The reason I say this is because while PP CS5 is a major leap forward from FCP7 the cost and time involved in making a system-wide change like that isn't worthwhile just for the sake of making the changeover. FCP does it's job very well and there's no reason to dump it just on the principle of actually being able to do more work or have a faster workflow (both of which PP offers vs. FCP7). However if you're at an impasse with your current setup and are forced into purchasing replacement hardware then it's absolutely the time to make these overall considerations.

As things stand right this moment, with no hint of FCP8 on the horizon, no clear idea of what it will look like and and all the things Apple has stated they will *not* do (BR, Flash and special video-card development already available for others) if I were in the situation stated above I'd make a Win-7 PP edit box my system of choice (with Avid co-loaded for film-based work) and I'd keep my MBP for all my web-based work and downloading all the updates for my PC too.

Why would I not just use a Mac and BootCamp? A) Steve Jobs has now chosen to dictate to companies like Nvidia what he will and won't support in processor paths which means some of the best video cards for editors won't be Mac-compatible (again) - if he gets his way, B) Jobs/Apple has already forced their hand with BR and Flash, C) I'm sick and tired of having a "high-end" laptop that doesn't have an EC34 slot and only a single FW port - and a damned glossy screen to boot!!! (my older MBP was replaced by Apple at no-charge because of the Nvidia recall issue - but they wouldn't give me a non-glare screen. Nice).

And to the Apple fan-boys who would say, "who cares about BR or Flash anyway...". OK fine. I couldn't care less who likes or uses things like BR or not. However, it's one thing to simply not want or use it, it's a totally different thing to not even be allowed the option! I mean c'mon, enough is enough already.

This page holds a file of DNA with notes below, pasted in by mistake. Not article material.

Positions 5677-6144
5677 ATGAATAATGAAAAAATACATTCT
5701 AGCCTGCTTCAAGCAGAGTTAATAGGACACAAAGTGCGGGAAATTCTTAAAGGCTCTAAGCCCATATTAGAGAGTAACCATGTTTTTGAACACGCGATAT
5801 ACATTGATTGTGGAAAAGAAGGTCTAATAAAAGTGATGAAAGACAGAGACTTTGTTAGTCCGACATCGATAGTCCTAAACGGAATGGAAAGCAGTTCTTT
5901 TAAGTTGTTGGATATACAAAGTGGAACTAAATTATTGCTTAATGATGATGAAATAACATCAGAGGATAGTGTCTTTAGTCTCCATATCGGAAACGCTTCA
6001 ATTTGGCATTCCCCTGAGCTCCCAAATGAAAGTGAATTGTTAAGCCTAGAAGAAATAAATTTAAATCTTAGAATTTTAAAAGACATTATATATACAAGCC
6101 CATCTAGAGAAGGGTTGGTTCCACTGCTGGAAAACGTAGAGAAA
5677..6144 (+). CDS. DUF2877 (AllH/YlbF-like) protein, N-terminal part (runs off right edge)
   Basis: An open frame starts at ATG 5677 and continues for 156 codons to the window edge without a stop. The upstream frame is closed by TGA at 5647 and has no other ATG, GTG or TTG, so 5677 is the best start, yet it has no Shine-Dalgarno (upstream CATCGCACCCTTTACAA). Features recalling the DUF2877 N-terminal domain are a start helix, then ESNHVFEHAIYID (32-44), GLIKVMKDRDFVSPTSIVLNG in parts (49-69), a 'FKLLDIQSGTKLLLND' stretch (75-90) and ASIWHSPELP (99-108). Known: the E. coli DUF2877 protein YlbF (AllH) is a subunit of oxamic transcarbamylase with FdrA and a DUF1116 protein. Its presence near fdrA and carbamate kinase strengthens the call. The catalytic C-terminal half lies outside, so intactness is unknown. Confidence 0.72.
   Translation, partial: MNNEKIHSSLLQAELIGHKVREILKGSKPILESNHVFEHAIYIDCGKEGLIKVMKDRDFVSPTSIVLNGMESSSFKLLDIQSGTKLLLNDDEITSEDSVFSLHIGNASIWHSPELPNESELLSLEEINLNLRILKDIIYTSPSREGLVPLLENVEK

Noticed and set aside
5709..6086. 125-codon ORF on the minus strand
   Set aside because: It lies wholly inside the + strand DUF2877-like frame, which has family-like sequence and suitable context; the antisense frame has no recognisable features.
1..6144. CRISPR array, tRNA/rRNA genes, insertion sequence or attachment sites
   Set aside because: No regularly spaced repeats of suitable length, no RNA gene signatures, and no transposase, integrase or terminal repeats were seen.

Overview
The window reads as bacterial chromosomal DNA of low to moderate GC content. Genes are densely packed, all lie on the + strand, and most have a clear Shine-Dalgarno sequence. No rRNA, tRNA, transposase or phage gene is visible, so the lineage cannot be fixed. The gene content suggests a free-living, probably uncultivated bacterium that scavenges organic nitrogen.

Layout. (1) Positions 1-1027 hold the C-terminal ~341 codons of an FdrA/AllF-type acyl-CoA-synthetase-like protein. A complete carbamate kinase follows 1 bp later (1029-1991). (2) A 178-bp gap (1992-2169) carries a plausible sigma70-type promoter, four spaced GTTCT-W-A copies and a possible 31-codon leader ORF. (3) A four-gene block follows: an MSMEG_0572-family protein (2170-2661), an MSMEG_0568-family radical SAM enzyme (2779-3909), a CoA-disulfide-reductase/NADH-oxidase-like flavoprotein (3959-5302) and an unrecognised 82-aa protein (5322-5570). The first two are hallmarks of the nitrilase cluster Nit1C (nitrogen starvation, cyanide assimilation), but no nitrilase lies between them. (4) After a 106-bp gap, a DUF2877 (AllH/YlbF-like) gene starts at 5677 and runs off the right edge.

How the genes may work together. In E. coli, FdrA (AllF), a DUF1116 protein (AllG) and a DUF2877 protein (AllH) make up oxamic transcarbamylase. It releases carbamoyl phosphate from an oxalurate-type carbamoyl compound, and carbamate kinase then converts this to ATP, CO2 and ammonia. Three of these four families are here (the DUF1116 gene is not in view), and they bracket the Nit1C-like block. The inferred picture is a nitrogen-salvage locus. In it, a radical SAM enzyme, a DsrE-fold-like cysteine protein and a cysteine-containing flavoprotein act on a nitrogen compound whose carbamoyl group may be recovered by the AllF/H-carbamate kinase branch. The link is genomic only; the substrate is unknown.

When a company purposely removes capabilities from your toolkit then it's time to get a different set of tools.

Gabe Strong May 16th, 2010 12:43 PM


Actually, one of the key reasons I bought a Mac Pro was options! Yeah, you actually heard me just say
that. I was figuring, if I bought a Mac Pro, I could run FCP on it, and if the next version of FCP was a 'dud' then I could run Adobe CS 5 on it, or even use it under bootcamp to run Vegas or another NLE. I've been told that a Mac Pro is a screaming windows 7 box as well. Now I have the latest Final Cut Studio AND
CS 5 installed on my Mac Pro. But I don't think their 'pro' hardware is the problem. Sure, you pay a little
more for a Mac Pro than a comparable PC (although if you buy from the Apple refurb store like I did, it's
not as much more as some might think.) The problem seems to be with everything BUT their pro hardware.
They only seem to have one model of Macbook Pro that should even be CALLED a Macbook Pro in my opinion, and that is the 17 inch version. Their Mac Pros are fine machines though. And the other issue, is the software side of things. It 'appears' to many that they are 'abandoning' their pro users on FCP.
Personally, I'm not ready to give up on them yet. I can afford a bit of a wait as my market has absolutely
NO use for Blu Ray yet, and in fact I can't even GIVE AWAY Blu Ray production and editing. I still
believe that the next version of FCP......the one optimized for Snow Leopard from the ground up.....
will be a doozy.
However, if I am wrong, and if the next version of FCP is NOT a big upgrade.......THEN you may
see something that I would have never in my lifetime predicted......me switching from FCP to
Adobe CS.....